- You haven’t used drugs or alcohol with the person you’re trying to help.
Meeting these requirements ensures that you, as the petitioner, don’t have legal or personal substance use problems influencing your decision-making. BHA has emergency and involuntary commitment forms and paperwork available for residents.
What’s an ‘Emergency Commitment’ All About?
Sometimes, a person’s struggle with drugs or alcohol becomes an immediate crisis. Colorado law has a solution in these difficult moments: the “emergency commitment.” This is a rapid response to protect everyone involved and keep the situation from worsening.
Here’s the breakdown in simple terms:
- If someone is 18 or older and has seen the dangerous behavior, they can fill out an “Application for Emergency Commitment.” The form requires you to explain why you believe the person you’re concerned about is under the influence and poses a danger to themselves or others.
- If a detox center like Landmark Recovery of Denver agrees with the reasons given, the person can be kept there for up to five days for treatment and evaluation. But knowing they could leave earlier if the center feels ready and refers them to voluntary treatment is important.
- If the detox center disagrees with the reasons, they won’t keep the person there against their will. Instead, they’ll encourage the person to seek treatment voluntarily.
Colorado’s emergency commitment offers a quick, protective step to help keep everyone safe. For more details, contact a medical detox center near you.
Colorado Alcohol and Drug Treatment Programs Tailored to Your Needs
Located in Aurora, Colorado, Landmark Recovery of Denver is a beacon of hope for individuals and their families grappling with substance addiction. Our rehab center is not a one-size-fits-all; we know each person’s journey is unique, and so should their treatment. From the first step of detox to residential treatment and outpatient rehab, our dedicated team of experts is here to walk alongside you every step of the way.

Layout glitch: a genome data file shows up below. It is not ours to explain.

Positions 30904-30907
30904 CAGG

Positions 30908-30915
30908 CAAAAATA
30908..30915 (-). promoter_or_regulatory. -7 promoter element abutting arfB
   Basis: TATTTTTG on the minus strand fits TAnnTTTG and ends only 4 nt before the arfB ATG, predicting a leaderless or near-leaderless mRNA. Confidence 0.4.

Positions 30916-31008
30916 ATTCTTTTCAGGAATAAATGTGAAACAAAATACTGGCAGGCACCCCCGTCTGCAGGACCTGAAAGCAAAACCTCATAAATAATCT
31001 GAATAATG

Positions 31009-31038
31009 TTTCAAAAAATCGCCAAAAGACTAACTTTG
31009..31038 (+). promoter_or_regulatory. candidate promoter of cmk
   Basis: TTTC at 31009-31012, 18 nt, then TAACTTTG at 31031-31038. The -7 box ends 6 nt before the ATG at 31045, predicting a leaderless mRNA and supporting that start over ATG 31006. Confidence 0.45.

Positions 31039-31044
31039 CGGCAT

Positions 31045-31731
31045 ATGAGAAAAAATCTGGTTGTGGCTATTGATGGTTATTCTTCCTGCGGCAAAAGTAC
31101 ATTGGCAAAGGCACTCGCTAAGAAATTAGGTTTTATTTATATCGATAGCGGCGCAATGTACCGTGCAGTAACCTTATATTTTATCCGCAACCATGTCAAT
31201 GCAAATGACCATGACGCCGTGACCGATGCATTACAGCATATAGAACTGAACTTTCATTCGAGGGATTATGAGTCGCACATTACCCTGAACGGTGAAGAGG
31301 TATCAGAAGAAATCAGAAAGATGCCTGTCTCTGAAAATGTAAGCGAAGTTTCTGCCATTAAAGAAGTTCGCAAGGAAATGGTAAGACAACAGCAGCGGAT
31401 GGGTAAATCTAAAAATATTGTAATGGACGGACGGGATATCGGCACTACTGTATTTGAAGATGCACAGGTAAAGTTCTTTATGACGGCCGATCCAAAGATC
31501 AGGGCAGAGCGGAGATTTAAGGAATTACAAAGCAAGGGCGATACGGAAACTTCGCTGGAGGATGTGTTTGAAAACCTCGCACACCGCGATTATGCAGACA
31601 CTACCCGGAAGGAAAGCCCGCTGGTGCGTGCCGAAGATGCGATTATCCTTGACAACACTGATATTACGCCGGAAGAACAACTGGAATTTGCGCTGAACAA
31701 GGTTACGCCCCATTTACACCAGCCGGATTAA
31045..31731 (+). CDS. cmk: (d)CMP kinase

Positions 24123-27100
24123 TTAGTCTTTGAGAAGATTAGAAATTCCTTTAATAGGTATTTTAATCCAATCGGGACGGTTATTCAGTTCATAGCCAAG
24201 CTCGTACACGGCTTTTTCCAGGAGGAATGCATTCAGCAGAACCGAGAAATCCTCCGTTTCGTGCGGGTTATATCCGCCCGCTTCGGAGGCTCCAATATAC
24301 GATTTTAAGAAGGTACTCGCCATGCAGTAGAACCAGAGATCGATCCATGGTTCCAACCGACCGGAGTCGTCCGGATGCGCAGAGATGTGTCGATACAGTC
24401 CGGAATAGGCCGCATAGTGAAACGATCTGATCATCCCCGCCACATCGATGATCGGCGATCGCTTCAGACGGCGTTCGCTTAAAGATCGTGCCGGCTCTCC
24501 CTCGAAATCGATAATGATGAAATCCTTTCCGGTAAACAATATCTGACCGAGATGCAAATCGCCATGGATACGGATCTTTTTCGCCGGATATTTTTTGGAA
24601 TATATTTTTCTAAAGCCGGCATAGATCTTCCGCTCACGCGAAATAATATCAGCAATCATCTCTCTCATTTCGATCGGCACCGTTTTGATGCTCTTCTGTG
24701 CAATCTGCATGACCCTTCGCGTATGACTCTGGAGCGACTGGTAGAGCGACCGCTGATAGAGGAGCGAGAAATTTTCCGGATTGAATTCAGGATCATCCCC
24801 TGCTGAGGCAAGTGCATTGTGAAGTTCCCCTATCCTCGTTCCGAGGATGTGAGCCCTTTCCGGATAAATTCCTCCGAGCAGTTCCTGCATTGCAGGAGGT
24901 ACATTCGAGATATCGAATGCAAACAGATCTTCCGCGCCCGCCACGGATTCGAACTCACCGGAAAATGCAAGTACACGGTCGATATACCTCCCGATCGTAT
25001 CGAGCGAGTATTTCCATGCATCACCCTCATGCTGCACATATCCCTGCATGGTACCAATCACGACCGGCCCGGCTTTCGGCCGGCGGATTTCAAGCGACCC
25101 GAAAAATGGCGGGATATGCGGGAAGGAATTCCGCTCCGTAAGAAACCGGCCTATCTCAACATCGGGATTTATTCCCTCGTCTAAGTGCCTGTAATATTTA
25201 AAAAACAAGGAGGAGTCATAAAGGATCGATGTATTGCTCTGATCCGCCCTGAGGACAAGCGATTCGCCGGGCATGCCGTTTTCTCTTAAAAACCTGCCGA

Here for You, Anytime You Need Us
Feeling overwhelmed? Uncertain where to turn? We’re here to help, no matter the time of day. Our confidential admissions phone line is always open. Call 720-702-9994 today to talk to our Patient Navigators, who can share more about our different programs, including how we can support involuntary rehab.
Check out some of our other blogs, filled with useful insights to help you along the way.
- What States Can You Force Someone Into Rehab? A Comprehensive Guide
- Colorado Campaign Helps Reduce Stigma of Addiction
- Colorado Safe Injection Sites Bill Rejected
- Colorado’s Ball Arena To Sell Non-Alcoholic Beer & Wine
- Colorado Bill Could Force “Substance-Free Seating” At Entertainment Venues
- Colorado Pastor, Wife Support ‘Spiritual Refugees’ Recovering From Drug Addiction
- TEMPORARY PET CARE: Colorado nonprofit fosters dogs while owners go to drug rehab
- Proposition 122: What to Expect From Colorado Legalizing Psilocybin Mushrooms